Integration. Boomi iPaaS provides the connectivity necessary to listen for temperature issues and initiate the integration of warehouse management systems, employee directories, text messaging systems, temperature data, and service ticketing systems. This scenario provides the automation of the integration of applications, device data, and people to alert personnel to take action to avoid the potential loss of perishable goods.

API management. Boomi API Management lets organizations rapidly create, publish and manage APIs that are required to securely provide the right data to the right people. In the integration scenario above, people are involved, which means there is likely use of mobile, tablet or desktop applications by warehouse personnel. These applications will depend on the right temperature data and business data being delivered to the right people to assess and resolve a potential refrigeration situation.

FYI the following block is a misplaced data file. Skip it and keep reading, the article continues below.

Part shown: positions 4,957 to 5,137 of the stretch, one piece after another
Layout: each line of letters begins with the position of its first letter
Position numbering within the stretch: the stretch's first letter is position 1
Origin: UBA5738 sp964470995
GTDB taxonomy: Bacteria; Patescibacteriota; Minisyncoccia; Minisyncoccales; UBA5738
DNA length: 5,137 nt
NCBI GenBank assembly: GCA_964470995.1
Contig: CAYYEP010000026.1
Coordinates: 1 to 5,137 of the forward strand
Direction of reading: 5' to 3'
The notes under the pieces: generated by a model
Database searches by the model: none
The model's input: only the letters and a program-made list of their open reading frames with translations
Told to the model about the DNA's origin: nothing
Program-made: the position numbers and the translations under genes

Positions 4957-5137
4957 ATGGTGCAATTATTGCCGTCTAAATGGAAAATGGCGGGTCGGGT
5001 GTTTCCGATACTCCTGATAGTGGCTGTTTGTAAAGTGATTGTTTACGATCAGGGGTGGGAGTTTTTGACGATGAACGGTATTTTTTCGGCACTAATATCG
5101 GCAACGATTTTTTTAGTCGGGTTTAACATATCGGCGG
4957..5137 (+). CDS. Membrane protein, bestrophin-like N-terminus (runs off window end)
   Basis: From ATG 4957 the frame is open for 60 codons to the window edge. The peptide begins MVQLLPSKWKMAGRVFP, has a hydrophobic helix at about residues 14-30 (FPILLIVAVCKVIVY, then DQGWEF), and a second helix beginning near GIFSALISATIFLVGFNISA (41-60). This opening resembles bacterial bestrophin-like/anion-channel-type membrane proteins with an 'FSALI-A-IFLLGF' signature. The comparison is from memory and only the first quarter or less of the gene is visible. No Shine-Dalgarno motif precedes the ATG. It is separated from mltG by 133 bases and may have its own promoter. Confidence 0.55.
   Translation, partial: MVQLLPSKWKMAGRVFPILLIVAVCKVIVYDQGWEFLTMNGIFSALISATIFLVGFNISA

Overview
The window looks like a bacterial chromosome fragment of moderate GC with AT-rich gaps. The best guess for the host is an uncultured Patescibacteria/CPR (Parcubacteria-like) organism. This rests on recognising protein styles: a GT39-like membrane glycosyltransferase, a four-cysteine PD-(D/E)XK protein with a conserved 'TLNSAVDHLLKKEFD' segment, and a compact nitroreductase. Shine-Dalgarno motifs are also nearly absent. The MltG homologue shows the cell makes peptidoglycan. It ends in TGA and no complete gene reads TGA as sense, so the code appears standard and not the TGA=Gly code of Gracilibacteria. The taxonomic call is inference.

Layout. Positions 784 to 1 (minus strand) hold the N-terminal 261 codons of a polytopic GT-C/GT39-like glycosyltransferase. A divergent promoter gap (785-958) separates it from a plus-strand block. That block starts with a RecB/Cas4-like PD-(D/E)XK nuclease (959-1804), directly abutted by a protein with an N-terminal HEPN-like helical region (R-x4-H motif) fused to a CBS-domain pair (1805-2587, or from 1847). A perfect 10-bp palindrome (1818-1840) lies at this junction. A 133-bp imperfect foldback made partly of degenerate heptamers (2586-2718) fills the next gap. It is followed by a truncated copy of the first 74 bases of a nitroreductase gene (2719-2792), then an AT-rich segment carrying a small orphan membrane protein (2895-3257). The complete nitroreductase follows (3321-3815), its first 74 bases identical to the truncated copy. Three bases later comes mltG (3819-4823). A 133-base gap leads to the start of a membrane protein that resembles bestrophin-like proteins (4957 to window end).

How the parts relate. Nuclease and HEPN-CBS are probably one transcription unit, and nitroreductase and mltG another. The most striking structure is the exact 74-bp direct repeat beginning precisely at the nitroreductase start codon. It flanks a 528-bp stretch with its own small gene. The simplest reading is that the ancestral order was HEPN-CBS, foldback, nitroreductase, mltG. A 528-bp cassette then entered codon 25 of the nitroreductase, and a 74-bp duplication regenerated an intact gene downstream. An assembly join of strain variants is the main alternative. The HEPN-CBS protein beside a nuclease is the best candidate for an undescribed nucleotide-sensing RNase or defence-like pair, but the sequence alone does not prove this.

Workflow automation. Boomi Flow fully integrates the “people” aspect of an IoT workflow, helping provide even greater automation and efficiencies to any IoT-driven process. Although integration and API management are providing the detection, alerting the right people, and initiating a service ticket to inspect a situation, Boomi Flow makes it possible to bring these processes to full resolution. Can the refrigeration be repaired or the produce moved in time to avoid a loss of the perishable product? Or, was there loss and a resulting insurance claim to recover costs?

Workflow automation is necessary to take a potential situation and orchestrate the applications and people to drive to conclusion and achieve a business outcome as fast as possible.